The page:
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Wednesday, September 7, 2011

High Gas Prices Continue To Drag On The Economy

$10 of gas in my truck. Not going far on that.
Whether you own a car or not, high gas prices affect you. Currently, gasoline is selling for about $1.00 more per gallon than a year ago. We've had a spike in the past year that put that figure to $1.50 per gallon or higher - depending on what part of the country you are in. Gas prices seem stable, but no relief is in sight. High gas prices continue to drag on the economy

There are millions of Americans who are living on a very tight budget. A rise of a few dollars in the cost of goods and services can really upset those finely tuned numbers. Changes in gas prices are obvious. You can see that it takes more to fill up your tank. Over a week or a month, the impact to your budget could be $40 to $200, depending on how long your commute is. Add another family car or two at the pumps and a $1.00 a gallon increase could impact a family's monthly budget the amount of a car payment or house payment.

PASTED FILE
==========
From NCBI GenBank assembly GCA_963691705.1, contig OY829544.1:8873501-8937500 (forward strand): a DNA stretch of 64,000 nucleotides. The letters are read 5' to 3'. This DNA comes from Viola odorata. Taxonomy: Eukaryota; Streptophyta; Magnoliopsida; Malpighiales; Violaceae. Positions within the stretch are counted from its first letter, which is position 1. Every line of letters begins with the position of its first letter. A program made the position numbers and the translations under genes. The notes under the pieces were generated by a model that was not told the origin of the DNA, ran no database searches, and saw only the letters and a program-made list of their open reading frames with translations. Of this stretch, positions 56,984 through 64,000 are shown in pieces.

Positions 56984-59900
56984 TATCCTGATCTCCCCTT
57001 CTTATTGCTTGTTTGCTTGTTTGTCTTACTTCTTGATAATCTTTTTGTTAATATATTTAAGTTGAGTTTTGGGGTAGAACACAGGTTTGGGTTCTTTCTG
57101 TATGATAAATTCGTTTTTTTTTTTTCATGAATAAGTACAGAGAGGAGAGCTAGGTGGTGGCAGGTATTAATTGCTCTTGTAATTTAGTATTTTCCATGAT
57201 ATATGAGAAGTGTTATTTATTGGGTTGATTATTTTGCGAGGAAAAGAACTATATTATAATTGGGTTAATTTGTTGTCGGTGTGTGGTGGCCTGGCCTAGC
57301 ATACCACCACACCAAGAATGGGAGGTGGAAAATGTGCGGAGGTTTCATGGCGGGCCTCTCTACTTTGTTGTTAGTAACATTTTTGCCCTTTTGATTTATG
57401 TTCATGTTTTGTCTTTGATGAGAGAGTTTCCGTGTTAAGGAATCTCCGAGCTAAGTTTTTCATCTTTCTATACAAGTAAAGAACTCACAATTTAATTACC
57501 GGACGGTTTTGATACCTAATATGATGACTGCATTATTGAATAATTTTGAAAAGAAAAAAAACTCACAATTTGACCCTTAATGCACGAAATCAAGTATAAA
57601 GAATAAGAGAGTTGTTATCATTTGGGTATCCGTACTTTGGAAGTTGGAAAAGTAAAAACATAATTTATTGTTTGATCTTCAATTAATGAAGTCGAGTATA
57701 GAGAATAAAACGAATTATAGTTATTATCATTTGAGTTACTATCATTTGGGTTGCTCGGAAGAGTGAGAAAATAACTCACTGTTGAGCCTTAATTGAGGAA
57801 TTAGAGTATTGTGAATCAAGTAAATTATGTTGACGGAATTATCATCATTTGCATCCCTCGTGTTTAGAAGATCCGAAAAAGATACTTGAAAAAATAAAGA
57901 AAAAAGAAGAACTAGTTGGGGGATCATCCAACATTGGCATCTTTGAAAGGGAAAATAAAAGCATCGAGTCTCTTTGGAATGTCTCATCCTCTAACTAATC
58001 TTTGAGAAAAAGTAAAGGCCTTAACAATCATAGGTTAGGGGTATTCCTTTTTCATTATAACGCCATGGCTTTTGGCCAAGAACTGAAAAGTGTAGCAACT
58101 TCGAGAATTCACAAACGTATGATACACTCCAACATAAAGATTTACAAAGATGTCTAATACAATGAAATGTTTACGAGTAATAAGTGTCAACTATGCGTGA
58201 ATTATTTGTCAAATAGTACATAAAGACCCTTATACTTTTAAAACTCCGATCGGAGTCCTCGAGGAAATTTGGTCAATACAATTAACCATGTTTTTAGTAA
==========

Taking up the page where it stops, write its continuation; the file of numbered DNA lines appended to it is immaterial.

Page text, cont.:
Then, there are the indirect costs that are passed on to consumers. Food prices rise because truckers have to spend more on fuel. Every synthetic product we have - and there are a lot of them - use oil in their production. Clothing, plastics, plumbing parts, personal care products and more will gradually rise as the cost of oil rises.

Yet, the Obama administration has not produced an energy policy to help us reduce our dependence on foreign oil and forge ahead with cleaner, sustainable energy sources. Wasn't that a big part of the campaign sales pitch?

In the meantime, Americans have to make choices - repair the washer or drive to work - get new clothes for the kids or drive to work - skip the driving vacation to Disney World and stay in town. High fuel costs have wiped out entire industries. Want to buy a boat or an RV? They're still out there, but demand for them has dropped precipitously.

The problem with the oil market is that there are too many moving parts and too many variables. The oil companies will say that when increases hit them, they merely pass on the cost to consumers. But they continue to rack up record profits.

OPEC plays a lot of games, too. Libya did not produce that much oil in relation to the big picture of oil producers. But when unrest broke out in Libya, oil prices rose. OPEC has a reserve supply that has a daily production which is about 20 times what Libya produces. Libya could have been blown away and OPEC could have covered their absence. I get the feeling that OPEC is playing games with us and the rest of the world.

Until we get leadership in the White House that makes creation of a comprehensive energy policy, we will be at the whims of the open global market. And high gas prices will continue to drag on the economy.

Related articles:
Why The Psychological Recession Never Ended, Part 1
Why The Obama Recession Will Continue, Part 2

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